‘How am I going to solve this?’: Local 12-year-old part of coronavirus vaccine trial

Coronavirus

SOUTH EUCLID, Ohio (WJW)– A local middle school student is among the young people who have volunteered to take part in a trial of the Pfizer coronavirus vaccine that could expand use of the vaccine to children.

Twelve-year-old Josie Bullock is one of the youngest faces in the fight against the pandemic.

The Hathaway Brown student is participating in a blind trial testing the Pfizer vaccine among children who are 12 to 15 years old. On Wednesday, she received either a first dose of the vaccine or a placebo.

“There’s a force inside of me that says, ‘I want to get rid of the problem in the world, how am I going to solve this?’ And, I’m going to solve this by doing it,” she said of the trial.

The U.S. Food and Drug Administration granted emergency use authorization for the vaccine but limited its use to people 16 and older.

“If there’s a greater chance of me being able to help this get approved for kids my age, of course I’m going to do it,” Josie said.

Josie said she felt it’s her way to make a positive change in the world and combat the virus, so she can return to normal things like attending camp.

Her mother, Cathy Kilbane, said the family learned of the trial through a newsletter sent by their longtime pediatrician, Dr. Shelly Senders, and Josie was enthusiastic about applying.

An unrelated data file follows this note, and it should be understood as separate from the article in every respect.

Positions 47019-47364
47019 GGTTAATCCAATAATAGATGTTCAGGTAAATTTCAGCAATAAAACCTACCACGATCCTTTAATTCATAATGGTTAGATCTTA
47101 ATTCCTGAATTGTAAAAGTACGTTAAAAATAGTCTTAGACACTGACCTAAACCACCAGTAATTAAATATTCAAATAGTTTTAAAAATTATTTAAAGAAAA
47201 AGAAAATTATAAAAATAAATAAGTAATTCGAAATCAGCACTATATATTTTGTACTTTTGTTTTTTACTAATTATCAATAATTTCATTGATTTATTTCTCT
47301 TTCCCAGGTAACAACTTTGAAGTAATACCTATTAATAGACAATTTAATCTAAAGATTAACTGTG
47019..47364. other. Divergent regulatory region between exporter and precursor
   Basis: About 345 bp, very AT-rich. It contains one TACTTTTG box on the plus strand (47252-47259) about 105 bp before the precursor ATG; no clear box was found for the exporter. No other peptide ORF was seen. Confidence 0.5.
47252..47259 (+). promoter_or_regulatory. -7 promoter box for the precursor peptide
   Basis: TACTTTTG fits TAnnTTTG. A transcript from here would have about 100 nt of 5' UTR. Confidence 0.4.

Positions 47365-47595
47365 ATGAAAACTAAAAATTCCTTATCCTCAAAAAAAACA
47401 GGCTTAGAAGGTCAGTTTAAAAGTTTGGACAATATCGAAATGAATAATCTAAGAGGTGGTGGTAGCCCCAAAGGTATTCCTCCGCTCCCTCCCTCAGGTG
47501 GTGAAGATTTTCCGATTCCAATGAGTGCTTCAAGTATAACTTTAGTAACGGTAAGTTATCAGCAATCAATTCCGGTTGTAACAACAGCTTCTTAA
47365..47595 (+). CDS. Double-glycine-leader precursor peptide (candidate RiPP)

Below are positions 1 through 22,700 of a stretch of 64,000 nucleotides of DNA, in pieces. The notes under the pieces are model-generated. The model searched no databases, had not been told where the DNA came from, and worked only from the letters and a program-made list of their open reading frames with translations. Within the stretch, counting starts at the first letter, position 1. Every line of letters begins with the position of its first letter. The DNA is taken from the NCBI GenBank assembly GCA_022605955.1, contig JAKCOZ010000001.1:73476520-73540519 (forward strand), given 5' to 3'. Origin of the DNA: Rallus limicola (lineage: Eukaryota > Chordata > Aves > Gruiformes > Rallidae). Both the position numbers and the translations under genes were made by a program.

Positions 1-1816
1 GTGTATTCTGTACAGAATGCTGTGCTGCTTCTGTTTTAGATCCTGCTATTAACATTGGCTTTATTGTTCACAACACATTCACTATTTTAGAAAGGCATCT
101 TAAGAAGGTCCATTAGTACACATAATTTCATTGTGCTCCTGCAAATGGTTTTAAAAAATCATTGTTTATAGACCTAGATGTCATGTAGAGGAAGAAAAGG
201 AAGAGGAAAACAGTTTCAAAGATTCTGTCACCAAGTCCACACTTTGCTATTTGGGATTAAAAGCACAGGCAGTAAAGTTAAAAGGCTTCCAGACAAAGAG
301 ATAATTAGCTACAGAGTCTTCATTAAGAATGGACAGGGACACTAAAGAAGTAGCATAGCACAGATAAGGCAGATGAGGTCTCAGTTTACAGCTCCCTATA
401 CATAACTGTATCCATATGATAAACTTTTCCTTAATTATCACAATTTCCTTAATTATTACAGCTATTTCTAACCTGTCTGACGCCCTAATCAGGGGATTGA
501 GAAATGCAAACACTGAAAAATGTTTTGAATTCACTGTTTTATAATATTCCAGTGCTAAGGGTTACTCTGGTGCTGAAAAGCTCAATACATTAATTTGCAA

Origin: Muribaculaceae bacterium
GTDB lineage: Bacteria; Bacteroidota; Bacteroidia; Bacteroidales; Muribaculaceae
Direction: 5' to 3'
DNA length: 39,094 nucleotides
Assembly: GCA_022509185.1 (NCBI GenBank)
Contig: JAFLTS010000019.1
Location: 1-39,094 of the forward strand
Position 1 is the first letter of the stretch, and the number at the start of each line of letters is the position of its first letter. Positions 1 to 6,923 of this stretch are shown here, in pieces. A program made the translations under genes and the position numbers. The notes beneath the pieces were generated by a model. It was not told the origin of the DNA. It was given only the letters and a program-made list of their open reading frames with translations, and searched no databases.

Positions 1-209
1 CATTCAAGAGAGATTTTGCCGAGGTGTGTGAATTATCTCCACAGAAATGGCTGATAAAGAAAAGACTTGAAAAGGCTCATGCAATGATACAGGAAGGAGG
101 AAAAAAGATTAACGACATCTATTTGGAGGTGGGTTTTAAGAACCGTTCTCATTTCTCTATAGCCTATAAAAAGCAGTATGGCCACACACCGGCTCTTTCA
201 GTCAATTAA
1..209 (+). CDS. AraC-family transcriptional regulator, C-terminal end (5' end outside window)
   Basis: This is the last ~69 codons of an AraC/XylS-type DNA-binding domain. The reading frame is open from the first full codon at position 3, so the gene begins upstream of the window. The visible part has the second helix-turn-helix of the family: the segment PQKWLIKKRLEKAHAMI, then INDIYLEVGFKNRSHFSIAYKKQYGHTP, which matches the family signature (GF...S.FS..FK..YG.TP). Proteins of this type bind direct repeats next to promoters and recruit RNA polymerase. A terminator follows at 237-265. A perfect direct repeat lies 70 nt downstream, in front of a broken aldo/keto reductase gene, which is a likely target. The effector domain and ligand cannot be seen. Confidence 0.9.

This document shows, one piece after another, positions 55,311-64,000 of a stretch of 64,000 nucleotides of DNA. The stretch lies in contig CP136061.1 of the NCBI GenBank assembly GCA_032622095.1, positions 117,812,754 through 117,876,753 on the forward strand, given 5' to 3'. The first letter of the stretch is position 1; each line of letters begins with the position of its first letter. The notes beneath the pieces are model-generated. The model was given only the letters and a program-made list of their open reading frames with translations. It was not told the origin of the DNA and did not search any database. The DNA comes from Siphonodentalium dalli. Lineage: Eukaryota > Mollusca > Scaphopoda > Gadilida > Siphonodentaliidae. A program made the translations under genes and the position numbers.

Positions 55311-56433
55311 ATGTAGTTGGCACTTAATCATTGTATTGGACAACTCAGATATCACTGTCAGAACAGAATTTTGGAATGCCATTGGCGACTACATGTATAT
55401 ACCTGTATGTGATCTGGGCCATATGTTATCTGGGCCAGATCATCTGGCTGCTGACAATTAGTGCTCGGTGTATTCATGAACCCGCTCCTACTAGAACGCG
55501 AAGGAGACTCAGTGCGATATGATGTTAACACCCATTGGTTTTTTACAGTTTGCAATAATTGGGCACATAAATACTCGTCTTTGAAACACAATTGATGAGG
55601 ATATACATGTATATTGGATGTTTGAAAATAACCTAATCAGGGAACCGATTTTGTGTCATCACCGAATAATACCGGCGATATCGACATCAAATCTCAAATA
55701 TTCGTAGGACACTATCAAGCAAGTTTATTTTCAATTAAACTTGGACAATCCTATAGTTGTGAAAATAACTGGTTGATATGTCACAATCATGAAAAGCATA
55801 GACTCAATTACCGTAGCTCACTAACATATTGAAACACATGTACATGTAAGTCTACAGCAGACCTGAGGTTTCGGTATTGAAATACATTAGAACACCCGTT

“It makes me feel really proud of her,” Kilbane said. “With any challenging decision, you’re always going to balance risk, but we’ve been with Dr. Senders for 10 years, and we really trust him and his practice, so that went a long way to getting me comfortable.”

Senders said his practice, Senders Pediatrics in South Euclid, has taken part in nearly 200 vaccine trials and had an existing relationship with Pfizer.

“We were approached as one of five sites nationwide to do a pilot study,” he said.

Senders said 100 to 150 of his patients are expected to take part in the latest Pfizer trial. So far, he said some participants have experienced mild, flu-like symptoms as a side effect.

“The reason this vaccine and other trials like it are important is because we’ve got to get our kids protected and get them back to school,” Senders said.

He said the practice also hopes to participate in another upcoming study of the Pfizer vaccine among younger children between ages 5 and 11.

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